Using Ubuntu as the base for all of my containers

Up until now, i had considered using Alpine as the base image for my OCI containers (be it with Docker or otherwise), because it felt like a pretty good and minimalistic option, which should be good for security. However, as i tried using more and more different types of software, i ran into the issue where Alpine was too much of a headache - certain packages wouldn't install, for others there was only documentation for "mainstream" distros like Debian/Ubuntu/CentOS available, certain others worked weirdly (e.g. certain parameters in busybox utils differ from what Git Bash has packaged, or what my other servers that run Debian/Ubuntu have), or more slowly for no reason at all, for example: Using Alpine can make Python Docker builds 50× slower

The final straw was when i looked into the EOL dates for Alpine 3.15, the latest stable release that i wanted to use:

Alpine EOL

Now, a 2 year release cycle isn't too bad, all things considered. It's actually pretty close to what Debian does, with the exception that Debian has a LTS offering and that other distros like Ubuntu also offer support for their releases for 5 years. Some people out there might want to run more recent software and have no problem with updating their stuff every now and then.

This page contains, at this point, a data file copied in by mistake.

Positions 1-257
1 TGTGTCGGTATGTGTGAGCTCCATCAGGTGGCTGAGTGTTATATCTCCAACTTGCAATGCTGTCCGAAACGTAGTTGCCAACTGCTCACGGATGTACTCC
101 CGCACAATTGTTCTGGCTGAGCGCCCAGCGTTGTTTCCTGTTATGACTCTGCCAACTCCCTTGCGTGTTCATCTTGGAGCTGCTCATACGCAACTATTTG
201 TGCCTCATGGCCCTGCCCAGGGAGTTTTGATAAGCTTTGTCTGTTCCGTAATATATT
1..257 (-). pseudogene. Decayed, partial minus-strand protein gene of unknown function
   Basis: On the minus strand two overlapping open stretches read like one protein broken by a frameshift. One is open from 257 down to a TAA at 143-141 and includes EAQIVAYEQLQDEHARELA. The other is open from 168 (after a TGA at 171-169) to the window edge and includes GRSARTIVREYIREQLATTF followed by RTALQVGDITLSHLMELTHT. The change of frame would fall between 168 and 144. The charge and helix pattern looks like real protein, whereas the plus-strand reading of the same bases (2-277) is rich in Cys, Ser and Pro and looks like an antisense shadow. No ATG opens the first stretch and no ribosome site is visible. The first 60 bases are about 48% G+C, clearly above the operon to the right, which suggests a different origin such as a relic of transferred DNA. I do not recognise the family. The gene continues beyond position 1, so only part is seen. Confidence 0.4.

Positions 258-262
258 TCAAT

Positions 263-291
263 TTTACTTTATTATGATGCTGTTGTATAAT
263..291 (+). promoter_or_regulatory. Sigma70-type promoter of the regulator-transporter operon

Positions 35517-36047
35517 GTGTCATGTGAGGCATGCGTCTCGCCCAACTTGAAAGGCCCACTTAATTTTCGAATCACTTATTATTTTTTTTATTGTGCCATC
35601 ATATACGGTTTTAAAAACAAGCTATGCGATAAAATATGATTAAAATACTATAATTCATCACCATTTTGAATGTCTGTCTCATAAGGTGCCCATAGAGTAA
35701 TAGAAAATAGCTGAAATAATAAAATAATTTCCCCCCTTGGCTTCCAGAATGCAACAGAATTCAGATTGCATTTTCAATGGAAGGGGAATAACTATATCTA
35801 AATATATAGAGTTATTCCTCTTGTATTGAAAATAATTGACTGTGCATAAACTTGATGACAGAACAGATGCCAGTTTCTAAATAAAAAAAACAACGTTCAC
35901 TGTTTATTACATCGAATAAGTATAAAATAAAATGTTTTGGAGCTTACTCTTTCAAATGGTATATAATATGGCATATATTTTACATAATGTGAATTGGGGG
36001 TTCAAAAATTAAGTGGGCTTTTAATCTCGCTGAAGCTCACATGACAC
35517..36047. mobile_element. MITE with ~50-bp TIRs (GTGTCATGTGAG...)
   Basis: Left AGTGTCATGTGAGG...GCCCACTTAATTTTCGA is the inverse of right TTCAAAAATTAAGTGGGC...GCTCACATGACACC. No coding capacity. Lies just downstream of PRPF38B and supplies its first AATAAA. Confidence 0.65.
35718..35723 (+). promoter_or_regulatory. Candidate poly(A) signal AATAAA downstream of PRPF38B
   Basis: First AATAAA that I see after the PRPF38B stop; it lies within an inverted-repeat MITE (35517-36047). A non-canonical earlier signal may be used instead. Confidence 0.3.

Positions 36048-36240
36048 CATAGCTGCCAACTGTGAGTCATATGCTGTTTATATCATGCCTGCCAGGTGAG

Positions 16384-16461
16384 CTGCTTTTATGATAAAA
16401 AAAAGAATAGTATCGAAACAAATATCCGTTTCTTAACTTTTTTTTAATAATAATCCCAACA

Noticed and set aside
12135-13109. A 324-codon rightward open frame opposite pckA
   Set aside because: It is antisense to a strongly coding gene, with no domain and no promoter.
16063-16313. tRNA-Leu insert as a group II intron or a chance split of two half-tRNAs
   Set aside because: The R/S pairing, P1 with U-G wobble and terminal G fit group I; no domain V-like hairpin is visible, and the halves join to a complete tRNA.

But here's the thing - i don't care for the most recent releases and i also don't have the time to keep everything up to date due to breakages between the new major releases. I work full time and thus this maintenance would eat up all of my free time, which i'm not looking forwards to. Thus, i need a middle ground between things just working and still getting security fixes, even at the expense of missing out on recent performance and functionality improvements (e.g. Ruby 2 vs Ruby 3).

So what can be done to achieve that?

Switching to Ubuntu

The answer to that question was to run Ubuntu LTS, obviously.

Initially i wanted to avoid doing that, because Alpine has excellent package install speeds and boasts about having smaller container sizes, but once my Ruby on Rails app container bloated to over 300 MB regardless of which base image i used, i realized that this hardly matters. The main benefit of Ubuntu LTS in my eyes, is its relative stability - i can just set up the container images to rebuild periodically and automatically install the updates, knowing that those will primarily be security updates with far fewer breakages. Furthermore, i can keep this up for longer, before eventually having to use the latest major version.